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The Main Roles of a Tech Lead

Source: The Manager’s Path (2017)

Let’s say you’re partnering with a product manager and a team of four other engineers on a big multiweek effort to launch a new initiative. The tech lead has a number of responsibilities in this scenario, depending on where you are in the project lifecycle. Sure, you’ll need to write some code and make some technical decisions. But that’s only one of the roles you’ll play, and it’s likely not even the most important one.

Systems architect and business analyst

In the systems architect and business analyst roles, you identify the critical systems that need to change and the critical features that need to be built in order to deliver upcoming projects. The goal here is to provide some structure for basing estimates and ordering work. You need not perfectly identify every single element of a project, but there’s a lot of value in spending time thinking through the externalities and issues related to a project. This role requires you to have a good sense of the overall architecture of your systems and a solid understanding of how to design complex software. It probably also requires you to be able to understand business requirements and translate them into software.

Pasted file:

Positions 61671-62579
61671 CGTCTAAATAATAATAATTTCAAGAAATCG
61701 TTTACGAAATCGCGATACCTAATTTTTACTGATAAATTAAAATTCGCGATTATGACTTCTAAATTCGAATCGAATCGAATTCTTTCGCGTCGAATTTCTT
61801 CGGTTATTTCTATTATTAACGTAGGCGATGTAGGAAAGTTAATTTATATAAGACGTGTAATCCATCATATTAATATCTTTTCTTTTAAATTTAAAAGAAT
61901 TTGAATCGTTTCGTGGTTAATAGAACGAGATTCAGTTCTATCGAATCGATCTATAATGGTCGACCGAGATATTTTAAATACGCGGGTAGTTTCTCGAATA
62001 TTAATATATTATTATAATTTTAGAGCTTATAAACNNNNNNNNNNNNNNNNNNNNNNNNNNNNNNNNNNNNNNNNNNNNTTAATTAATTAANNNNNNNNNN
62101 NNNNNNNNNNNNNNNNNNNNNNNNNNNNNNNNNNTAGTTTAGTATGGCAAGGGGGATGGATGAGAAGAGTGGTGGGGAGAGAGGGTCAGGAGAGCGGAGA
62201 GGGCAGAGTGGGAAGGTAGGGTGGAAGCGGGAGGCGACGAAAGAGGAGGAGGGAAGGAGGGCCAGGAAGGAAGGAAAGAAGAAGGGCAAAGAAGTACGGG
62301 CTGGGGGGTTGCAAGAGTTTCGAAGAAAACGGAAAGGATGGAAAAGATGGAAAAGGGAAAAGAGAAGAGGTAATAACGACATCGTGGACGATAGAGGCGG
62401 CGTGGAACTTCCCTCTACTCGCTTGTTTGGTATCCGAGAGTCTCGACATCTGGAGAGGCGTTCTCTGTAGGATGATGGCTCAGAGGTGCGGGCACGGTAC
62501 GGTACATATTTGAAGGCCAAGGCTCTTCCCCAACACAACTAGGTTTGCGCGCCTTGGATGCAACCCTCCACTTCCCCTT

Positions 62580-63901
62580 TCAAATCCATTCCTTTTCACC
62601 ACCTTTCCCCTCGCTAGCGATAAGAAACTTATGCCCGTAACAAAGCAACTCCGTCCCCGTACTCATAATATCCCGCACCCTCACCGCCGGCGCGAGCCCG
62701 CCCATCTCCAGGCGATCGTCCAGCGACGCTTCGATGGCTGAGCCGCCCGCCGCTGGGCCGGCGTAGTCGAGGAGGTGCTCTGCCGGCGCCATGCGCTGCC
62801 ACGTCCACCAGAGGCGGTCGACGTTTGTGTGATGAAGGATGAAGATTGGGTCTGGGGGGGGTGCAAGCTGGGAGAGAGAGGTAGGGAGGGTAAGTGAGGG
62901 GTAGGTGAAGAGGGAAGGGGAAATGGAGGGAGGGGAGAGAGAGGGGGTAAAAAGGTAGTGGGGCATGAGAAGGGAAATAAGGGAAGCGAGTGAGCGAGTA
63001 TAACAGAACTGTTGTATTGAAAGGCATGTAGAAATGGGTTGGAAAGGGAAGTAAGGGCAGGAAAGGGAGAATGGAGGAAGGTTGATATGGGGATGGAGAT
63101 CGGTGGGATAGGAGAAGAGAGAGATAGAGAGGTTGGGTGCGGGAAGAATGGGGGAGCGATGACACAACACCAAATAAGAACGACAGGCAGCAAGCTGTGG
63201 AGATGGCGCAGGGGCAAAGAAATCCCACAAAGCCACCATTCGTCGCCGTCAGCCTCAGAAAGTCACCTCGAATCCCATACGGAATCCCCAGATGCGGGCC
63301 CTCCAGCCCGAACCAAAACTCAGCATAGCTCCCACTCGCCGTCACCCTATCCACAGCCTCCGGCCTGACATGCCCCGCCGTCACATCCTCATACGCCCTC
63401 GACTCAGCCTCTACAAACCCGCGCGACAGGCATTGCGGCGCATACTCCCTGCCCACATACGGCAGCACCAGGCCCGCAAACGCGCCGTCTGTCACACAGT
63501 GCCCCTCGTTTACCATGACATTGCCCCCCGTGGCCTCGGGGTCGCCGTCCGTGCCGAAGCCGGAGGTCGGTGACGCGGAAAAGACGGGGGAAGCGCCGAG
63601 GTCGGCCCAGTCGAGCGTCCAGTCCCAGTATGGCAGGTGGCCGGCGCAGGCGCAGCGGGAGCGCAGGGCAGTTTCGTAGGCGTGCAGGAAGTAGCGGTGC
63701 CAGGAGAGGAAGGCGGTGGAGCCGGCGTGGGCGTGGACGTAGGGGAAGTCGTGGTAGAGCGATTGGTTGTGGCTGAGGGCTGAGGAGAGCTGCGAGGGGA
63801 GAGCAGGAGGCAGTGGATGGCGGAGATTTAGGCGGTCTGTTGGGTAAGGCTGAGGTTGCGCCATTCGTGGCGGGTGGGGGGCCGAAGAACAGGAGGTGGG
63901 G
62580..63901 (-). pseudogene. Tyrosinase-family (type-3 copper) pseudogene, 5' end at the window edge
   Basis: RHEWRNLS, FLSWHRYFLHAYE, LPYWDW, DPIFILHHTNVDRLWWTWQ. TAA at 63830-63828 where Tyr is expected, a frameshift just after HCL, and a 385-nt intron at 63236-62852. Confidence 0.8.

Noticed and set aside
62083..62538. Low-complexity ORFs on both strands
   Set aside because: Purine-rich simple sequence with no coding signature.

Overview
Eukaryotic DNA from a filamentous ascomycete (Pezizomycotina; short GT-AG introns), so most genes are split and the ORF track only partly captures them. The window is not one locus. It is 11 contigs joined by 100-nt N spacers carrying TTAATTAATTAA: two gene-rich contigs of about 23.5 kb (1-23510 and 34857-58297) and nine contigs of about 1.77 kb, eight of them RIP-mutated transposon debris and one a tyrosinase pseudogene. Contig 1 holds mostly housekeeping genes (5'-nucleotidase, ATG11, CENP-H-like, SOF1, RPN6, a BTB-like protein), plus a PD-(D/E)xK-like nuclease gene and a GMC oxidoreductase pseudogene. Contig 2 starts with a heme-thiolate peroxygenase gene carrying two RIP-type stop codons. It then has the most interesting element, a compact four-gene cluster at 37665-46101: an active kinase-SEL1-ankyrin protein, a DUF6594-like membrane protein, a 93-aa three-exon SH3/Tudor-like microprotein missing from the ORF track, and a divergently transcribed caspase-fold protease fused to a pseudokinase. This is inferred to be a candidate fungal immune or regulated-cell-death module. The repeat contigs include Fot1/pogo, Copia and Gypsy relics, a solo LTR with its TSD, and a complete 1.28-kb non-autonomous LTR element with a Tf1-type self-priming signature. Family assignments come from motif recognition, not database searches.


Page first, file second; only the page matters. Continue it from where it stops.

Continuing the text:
Project planner

Project planners break work down into rough deliverables. With this hat on, you’re learning to find efficient ways of breaking down the work so that the team can work quickly. Part of the challenge here is getting as much productive work done in parallel as possible. This can be tough because you are probably used to thinking about only your own work, instead of the work of groups of people. Finding places to apply agreed-upon abstractions to enable parallel work is key. For example, if you have a frontend that consumes JSON objects from an API, there should be no need for the API to be completely finished for the frontend development to begin. Instead, agree upon the JSON format and start to code to that format using dummy objects. If you are lucky, you’ve seen this happen before and are simply pattern-matching your previous work. At this stage, you will want to gather input from the experts on your team, and talk to the people who know the affected parts of the software deeply, so that they can help with the details here. You will also want to start identifying priorities as part of this process. Which pieces are critical, and which are optional? How can you work on the critical items early in the project?